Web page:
Should the PM die or step down for health reasons, some possible successors as PM include Hailemariam Desalegn (the hand-picked deputy prime minister and foreign minister); Tewodros Adhanom (the health minister and close confidant of the Meles); and Azeb Mesfin, (an MP, member of the EPRDF’s powerful nine-member executive committee, and Meles’ wife). It is doubtful whether any of these individuals would be capable of holding together the complex coalition that makes up the EPRDF.
The stability of Ethiopia’s regime is anchored on the strength of its military, support from the US, and the individual intelligence and charisma of Meles.
Meles has used his security apparatus effectively to hang on to power. His violent crackdown on demonstrations in 2005 following the allegedly rigged election was indicative of this, while the 2010 elections cemented one-party rule with a vengeance in the form of repression, quashing dissenting voices and shutting down of independent media.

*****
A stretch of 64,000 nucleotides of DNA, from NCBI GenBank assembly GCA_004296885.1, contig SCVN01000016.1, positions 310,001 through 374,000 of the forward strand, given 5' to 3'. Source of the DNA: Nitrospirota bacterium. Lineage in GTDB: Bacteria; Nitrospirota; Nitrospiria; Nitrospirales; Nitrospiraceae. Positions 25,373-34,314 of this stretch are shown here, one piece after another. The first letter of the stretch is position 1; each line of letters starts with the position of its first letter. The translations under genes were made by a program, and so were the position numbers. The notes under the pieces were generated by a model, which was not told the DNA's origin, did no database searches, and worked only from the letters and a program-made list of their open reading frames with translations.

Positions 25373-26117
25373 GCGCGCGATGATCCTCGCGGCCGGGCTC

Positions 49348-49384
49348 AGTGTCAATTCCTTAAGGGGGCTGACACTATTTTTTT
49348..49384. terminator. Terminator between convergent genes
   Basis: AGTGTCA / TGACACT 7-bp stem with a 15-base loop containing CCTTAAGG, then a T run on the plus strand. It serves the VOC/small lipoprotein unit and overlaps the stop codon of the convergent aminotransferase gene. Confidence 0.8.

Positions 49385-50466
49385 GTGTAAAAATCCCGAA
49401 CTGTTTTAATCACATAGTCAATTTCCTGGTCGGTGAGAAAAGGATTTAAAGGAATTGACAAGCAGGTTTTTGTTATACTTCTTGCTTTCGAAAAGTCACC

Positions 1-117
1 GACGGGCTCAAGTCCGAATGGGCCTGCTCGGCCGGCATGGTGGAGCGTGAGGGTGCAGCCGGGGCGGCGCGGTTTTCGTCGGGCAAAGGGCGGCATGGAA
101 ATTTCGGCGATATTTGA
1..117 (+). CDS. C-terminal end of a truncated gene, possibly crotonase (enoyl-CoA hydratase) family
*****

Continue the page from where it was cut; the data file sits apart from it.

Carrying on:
Furthermore, as dissident groups have emerged, Meles’ regime has arrested and sentenced to long jail terms several dissidents, journalists, Oromo nationalists and Islamic activists, classifying them as terrorists.
While opposition and discontent have been growing in Ethiopia, dissident groups are relatively weak despite the noise from diaspora media and exiled Ethiopians, and Ethiopia’s security apparatus is highly vigilant of such groups. The demise of Meles, however, could embolden the opposition, accentuating ethnic and religious cleavages in the country and disturbing the status quo.
Currently, a sustained, large Muslim protest has become a new source of worry for the regime. The government attributes the unrest to infiltration from Saudi Arabia, Sudan and Somalia by Salafists and Wahhabists, but this attempt to externalise the issue is disingenuous. Ethiopian Muslims who number anywhere from 30-50% of the population have historically been marginalised and grievances could undermine political stability. It seems fairly likely therefore that Meles’ successors will continue to be dependent on the TPLF-dominated military.